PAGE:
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N2 - Currently, about 75% of Finnish reinforced polyester lamination workers are exposed to styrene concentrations exceeding the current occupational exposure limit of 20 ppm. Several measures have been proposed to control styrene exposure, but only a few of them are capable of keeping the styrene concentration below 20 ppm. The present study was carried out to evaluate current ventilation systems in reinforced plastic plants and to develop new, effective ventilation systems for controlling styrene exposure. The roles of styrene-suppressed resin and styrene emission during different phases of the moulding process were also studied. Styrene exposure and the performance of current ventilation systems were measured in 17 reinforced plastics plants. Better styrene control was sought experimentally by investigating the effects of unidirectional airflow on a worker's exposure, by testing local exhaust and local air supply ventilation methods in controlling laminator's exposure and by examining the possibilities to improve local ventilation using an automatically moving ventilation unit. The characteristics of styrene emission during hand lay-up and the effect of a rolled area on styrene evaporation were also determined. Dilution ventilation systems are common in Finnish reinforced plastics plants. In many cases, the ventilation system was incorrectly dimensioned and workers were exposed to high styrene concentrations. High dilution airflow rates, over 850 m3 kg-1, may be needed before a concentration level below 20 ppm is achieved with the resin consumption rates common today. In order to meet the present exposure limit, local ventilation techniques should be used in combination with other control measures. Well-designed zonal ventilation methods (e.g., a horizontal airflow tunnel) produced a favourable airflow pattern for controlling styrene vapours in the lamination area. However, work practices must be synchronized with the airflow pattern before low styrene exposure levels are reached. A worker standing in a unidirectional airflow facing downstream may also receive significant exposure due to contaminant transporting eddies formed downstream of the body. It is possible to control this type of exposure with a local air supply unit located over the worker. Styrene control during hand lay-up moulding is also possible with the use of several local exhaust hoods. It was estimated that adequate styrene control can be achieved when the control velocity at the edge of the mould is 0.15-0.2 m s-1 and the exhaust airflow rate per laminate area is between 0.1 and 0.2 m3 s-1 m-2, depending on the shape of the mould. An automatically moving local ventilation unit, equipped with local exhaust and a local air supply, was able to keep the styrene concentration near or below 20 ppm when medium-size products were laminated with the hand lay-up method. A styrene concentration of below 20 ppm was also obtained when a new type of spray booth, equipped with automatically moving curtains, was used and when the control velocity was at least 0.3 m s-1 during the spray-up of gelcoat resin. The use of vapour-suppressed resin reduced the total styrene emission by 30-60%, but the reduction was much lower during active lamination. After rolling, the emission from the vapour-suppressed resin was found to be very low, and, therefore, the emission rate was dependent on the size of the surface area rolled simultaneously. The use of these resins is beneficial, especially when large products are laminated.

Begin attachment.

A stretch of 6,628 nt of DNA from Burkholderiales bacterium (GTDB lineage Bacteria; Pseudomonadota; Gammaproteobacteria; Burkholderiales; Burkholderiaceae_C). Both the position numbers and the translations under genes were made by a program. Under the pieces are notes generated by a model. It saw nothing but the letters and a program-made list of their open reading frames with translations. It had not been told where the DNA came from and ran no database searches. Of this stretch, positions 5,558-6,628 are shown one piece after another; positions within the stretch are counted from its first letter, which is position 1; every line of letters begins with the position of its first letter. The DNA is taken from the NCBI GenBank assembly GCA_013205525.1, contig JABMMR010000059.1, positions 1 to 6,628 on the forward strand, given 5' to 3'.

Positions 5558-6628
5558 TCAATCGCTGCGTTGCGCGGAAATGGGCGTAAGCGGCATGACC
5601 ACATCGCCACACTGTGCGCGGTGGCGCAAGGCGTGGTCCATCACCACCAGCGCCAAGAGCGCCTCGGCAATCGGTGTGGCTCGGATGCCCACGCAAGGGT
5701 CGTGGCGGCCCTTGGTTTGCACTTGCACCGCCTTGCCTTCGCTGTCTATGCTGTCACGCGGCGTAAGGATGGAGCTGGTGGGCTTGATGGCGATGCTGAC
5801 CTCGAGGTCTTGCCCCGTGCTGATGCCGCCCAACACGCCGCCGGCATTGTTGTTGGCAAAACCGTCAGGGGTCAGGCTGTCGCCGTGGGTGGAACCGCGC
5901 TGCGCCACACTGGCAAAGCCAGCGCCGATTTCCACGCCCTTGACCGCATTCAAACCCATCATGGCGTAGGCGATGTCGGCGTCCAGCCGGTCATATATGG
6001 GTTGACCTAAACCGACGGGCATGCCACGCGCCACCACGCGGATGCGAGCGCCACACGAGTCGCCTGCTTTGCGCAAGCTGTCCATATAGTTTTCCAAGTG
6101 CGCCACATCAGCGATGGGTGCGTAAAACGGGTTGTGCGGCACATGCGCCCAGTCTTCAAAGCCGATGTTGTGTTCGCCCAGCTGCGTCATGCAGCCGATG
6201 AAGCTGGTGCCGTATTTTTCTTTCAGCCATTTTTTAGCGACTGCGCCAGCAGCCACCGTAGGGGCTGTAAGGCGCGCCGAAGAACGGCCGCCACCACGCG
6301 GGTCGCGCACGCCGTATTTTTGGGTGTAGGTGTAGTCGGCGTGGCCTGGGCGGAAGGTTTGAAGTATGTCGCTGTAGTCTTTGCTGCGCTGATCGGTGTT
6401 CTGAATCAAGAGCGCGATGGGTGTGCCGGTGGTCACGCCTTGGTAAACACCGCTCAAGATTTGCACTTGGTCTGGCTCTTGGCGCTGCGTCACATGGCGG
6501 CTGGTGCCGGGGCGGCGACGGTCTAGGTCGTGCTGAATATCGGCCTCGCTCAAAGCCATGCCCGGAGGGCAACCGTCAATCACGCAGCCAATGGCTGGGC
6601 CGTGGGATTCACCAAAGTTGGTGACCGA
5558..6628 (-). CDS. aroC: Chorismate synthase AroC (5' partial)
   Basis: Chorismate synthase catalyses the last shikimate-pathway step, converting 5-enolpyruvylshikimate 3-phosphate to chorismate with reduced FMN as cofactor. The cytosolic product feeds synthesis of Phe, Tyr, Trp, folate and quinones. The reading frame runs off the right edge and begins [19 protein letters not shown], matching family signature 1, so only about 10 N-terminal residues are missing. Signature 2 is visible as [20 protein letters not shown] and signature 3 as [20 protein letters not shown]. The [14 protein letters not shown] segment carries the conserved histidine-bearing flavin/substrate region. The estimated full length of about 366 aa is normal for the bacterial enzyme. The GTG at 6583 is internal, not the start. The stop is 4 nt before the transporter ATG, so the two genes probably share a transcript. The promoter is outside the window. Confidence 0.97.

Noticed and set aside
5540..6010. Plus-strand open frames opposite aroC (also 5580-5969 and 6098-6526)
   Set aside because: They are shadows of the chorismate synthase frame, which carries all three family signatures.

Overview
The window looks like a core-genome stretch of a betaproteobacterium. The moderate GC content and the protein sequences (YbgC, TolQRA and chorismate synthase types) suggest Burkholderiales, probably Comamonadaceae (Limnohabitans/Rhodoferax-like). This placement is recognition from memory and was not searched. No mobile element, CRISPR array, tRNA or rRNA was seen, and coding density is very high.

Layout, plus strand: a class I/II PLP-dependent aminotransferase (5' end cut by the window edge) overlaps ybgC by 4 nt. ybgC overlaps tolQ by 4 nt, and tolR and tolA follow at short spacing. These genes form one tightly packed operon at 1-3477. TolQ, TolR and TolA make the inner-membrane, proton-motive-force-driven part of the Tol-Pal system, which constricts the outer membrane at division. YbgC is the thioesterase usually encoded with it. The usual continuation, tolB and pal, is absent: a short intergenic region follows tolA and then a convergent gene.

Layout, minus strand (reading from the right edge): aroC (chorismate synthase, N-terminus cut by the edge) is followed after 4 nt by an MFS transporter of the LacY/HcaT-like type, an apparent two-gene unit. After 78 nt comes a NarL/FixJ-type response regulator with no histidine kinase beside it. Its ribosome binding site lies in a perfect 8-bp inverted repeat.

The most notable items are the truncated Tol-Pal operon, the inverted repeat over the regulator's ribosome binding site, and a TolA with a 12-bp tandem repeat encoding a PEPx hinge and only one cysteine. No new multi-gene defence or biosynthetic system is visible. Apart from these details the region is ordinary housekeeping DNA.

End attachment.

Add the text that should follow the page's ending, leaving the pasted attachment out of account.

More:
AB - Currently, about 75% of Finnish reinforced polyester lamination workers are exposed to styrene concentrations exceeding the current occupational exposure limit of 20 ppm. Several measures have been proposed to control styrene exposure, but only a few of them are capable of keeping the styrene concentration below 20 ppm. The present study was carried out to evaluate current ventilation systems in reinforced plastic plants and to develop new, effective ventilation systems for controlling styrene exposure. The roles of styrene-suppressed resin and styrene emission during different phases of the moulding process were also studied. Styrene exposure and the performance of current ventilation systems were measured in 17 reinforced plastics plants. Better styrene control was sought experimentally by investigating the effects of unidirectional airflow on a worker's exposure, by testing local exhaust and local air supply ventilation methods in controlling laminator's exposure and by examining the possibilities to improve local ventilation using an automatically moving ventilation unit. The characteristics of styrene emission during hand lay-up and the effect of a rolled area on styrene evaporation were also determined. Dilution ventilation systems are common in Finnish reinforced plastics plants. In many cases, the ventilation system was incorrectly dimensioned and workers were exposed to high styrene concentrations. High dilution airflow rates, over 850 m3 kg-1, may be needed before a concentration level below 20 ppm is achieved with the resin consumption rates common today. In order to meet the present exposure limit, local ventilation techniques should be used in combination with other control measures. Well-designed zonal ventilation methods (e.g., a horizontal airflow tunnel) produced a favourable airflow pattern for controlling styrene vapours in the lamination area. However, work practices must be synchronized with the airflow pattern before low styrene exposure levels are reached. A worker standing in a unidirectional airflow facing downstream may also receive significant exposure due to contaminant transporting eddies formed downstream of the body. It is possible to control this type of exposure with a local air supply unit located over the worker. Styrene control during hand lay-up moulding is also possible with the use of several local exhaust hoods. It was estimated that adequate styrene control can be achieved when the control velocity at the edge of the mould is 0.15-0.2 m s-1 and the exhaust airflow rate per laminate area is between 0.1 and 0.2 m3 s-1 m-2, depending on the shape of the mould. An automatically moving local ventilation unit, equipped with local exhaust and a local air supply, was able to keep the styrene concentration near or below 20 ppm when medium-size products were laminated with the hand lay-up method. A styrene concentration of below 20 ppm was also obtained when a new type of spray booth, equipped with automatically moving curtains, was used and when the control velocity was at least 0.3 m s-1 during the spray-up of gelcoat resin. The use of vapour-suppressed resin reduced the total styrene emission by 30-60%, but the reduction was much lower during active lamination. After rolling, the emission from the vapour-suppressed resin was found to be very low, and, therefore, the emission rate was dependent on the size of the surface area rolled simultaneously. The use of these resins is beneficial, especially when large products are laminated.

KW - occupational safety

KW - occupational health

KW - plastics industry

KW - indoor air

KW - styrene

KW - air quality

KW - ventilation (air conditioning)

KW - local ventilation

M3 - Dissertation

SN - 951-38-5250-4

T3 - VTT Publications

PB - VTT Technical Research Centre of Finland

CY - Espoo

ER -

Säämänen A. Methods to control styrene exposure in the reinforced plastics industry: Dissertation. Espoo: VTT Technical Research Centre of Finland, 1998. 83 p.